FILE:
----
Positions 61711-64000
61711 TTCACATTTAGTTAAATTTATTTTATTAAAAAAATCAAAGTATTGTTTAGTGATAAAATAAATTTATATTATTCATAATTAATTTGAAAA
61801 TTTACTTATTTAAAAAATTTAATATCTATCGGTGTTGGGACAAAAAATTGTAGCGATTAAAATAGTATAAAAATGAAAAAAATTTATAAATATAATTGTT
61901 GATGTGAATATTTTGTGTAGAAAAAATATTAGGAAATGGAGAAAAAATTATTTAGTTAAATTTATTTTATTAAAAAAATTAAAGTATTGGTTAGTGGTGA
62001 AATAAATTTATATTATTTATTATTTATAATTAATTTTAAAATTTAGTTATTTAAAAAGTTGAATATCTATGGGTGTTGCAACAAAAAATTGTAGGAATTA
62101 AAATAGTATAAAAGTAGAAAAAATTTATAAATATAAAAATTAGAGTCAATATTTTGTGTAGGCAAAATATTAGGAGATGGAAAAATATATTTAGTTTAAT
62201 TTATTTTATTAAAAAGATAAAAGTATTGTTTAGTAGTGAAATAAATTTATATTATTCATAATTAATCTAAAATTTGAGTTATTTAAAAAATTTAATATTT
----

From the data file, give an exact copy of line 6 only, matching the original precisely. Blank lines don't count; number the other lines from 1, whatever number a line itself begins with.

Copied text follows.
62101 AAATAGTATAAAAGTAGAAAAAATTTATAAATATAAAAATTAGAGTCAATATTTTGTGTAGGCAAAATATTAGGAGATGGAAAAATATATTTAGTTTAAT